INITIAL USE OF MOOSE CALF HUNTS TO INCREASE YIELD, ALASKA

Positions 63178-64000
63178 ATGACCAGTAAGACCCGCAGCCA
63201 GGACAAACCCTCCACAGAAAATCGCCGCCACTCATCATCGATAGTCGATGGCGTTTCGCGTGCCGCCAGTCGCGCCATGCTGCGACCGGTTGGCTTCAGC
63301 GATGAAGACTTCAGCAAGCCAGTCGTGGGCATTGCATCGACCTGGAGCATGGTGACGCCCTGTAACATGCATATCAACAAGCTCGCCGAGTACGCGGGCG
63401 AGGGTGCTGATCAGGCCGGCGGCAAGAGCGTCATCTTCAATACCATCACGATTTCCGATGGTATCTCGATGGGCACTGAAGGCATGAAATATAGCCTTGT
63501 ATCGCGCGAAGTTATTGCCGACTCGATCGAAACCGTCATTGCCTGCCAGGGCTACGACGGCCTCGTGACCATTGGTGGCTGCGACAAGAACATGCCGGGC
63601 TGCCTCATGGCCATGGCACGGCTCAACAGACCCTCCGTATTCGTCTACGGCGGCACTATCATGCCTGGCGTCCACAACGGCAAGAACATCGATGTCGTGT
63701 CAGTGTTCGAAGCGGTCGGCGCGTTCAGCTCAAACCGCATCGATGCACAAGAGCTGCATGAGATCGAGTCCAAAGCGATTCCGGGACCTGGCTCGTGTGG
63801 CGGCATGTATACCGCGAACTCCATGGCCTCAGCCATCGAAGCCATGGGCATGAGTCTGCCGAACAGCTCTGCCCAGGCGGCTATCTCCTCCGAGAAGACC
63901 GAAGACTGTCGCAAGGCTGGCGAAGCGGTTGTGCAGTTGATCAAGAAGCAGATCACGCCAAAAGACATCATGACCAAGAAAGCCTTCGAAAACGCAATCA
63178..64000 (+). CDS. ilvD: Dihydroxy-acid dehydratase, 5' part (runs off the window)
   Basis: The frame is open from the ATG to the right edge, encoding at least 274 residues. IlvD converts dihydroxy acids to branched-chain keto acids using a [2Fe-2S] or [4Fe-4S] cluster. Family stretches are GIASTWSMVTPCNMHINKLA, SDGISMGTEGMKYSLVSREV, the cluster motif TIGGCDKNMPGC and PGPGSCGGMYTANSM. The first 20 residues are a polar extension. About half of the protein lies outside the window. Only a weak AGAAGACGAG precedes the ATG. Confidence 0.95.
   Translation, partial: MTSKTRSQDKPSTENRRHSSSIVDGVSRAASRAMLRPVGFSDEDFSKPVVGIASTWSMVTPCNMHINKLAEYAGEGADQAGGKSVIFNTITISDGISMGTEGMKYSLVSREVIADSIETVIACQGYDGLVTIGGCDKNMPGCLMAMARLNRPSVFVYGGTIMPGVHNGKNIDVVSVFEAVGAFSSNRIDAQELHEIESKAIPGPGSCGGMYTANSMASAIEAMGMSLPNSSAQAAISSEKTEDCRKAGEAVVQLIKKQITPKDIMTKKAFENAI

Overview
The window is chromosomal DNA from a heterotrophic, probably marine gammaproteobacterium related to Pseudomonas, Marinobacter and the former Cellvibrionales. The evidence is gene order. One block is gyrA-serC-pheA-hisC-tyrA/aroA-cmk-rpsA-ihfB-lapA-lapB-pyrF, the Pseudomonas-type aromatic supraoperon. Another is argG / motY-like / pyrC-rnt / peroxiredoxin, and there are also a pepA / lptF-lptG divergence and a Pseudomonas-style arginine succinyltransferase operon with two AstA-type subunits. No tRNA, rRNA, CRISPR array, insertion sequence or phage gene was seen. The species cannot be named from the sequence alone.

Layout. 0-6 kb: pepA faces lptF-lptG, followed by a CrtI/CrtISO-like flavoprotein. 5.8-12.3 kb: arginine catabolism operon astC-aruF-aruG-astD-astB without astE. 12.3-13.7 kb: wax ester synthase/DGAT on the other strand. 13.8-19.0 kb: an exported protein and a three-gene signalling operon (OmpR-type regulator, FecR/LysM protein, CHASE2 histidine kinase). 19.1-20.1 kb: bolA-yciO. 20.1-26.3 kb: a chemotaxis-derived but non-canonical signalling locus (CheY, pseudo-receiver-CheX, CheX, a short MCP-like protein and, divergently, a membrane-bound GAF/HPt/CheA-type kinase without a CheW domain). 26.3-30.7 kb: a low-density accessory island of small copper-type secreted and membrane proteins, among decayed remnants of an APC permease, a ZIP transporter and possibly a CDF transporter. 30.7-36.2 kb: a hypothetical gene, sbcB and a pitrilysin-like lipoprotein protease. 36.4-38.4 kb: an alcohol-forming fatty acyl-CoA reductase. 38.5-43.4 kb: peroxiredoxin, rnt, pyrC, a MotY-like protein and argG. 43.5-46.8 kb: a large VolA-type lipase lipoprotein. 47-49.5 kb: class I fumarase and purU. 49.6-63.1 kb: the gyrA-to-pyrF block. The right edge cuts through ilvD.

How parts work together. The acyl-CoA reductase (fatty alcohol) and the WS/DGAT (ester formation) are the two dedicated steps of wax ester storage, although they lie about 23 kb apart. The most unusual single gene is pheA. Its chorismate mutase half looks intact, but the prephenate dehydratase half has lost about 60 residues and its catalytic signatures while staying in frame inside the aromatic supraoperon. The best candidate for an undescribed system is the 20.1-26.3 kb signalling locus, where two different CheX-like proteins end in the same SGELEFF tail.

In 2002 the Board of Game authorized Alaska’s first permit hunts specifically for calf moose (Alces alces). We promoted these calf hunts to help stabilize a high-density, food-stressed moose population and to compensate for declining harvests of bulls. Low harvest rates of cows (= 1% of the prehunt cow population, 1996–2001) were tightly controlled by the public. High harvest rates of bulls (21–26% of the prehunt bull population, 1995–1999) resulted in bull:cow ratios declining below the management objective of 30:100. To conserve bulls, the previous bag limit of any bull was changed to bulls with specific antler configurations. Simultaneously, 300 calf drawing permits were made available in 7 different hunt areas with the allocation of permits based on estimated moose densities within individual hunt areas. We issued 274 permits, but 61% of the permittees did not participate, in part to protest the hunt. Of 108 hunters, 33 reported taking a calf. The harvest accounted for about 1.3% (33/2,500) of the estimated prehunt calf population and 7% (33/471) of the total reported harvest. The calf harvest contributed only marginally to meeting the Game Management Unit 20A harvest mandate of 500–720 moose. We observed decreasing acceptance of calf hunts and increasing acceptance of cow hunts during 2002 and 2003. In 2004 we expect to substantially increase the harvest of cows and calves using registration and late season hunts and continuing education programs. We deem gaining public acceptance of cow and calf hunts in increasing, food-stressed Alaska moose populations to be a long-term, challenging, yet worthwhile endeavor.
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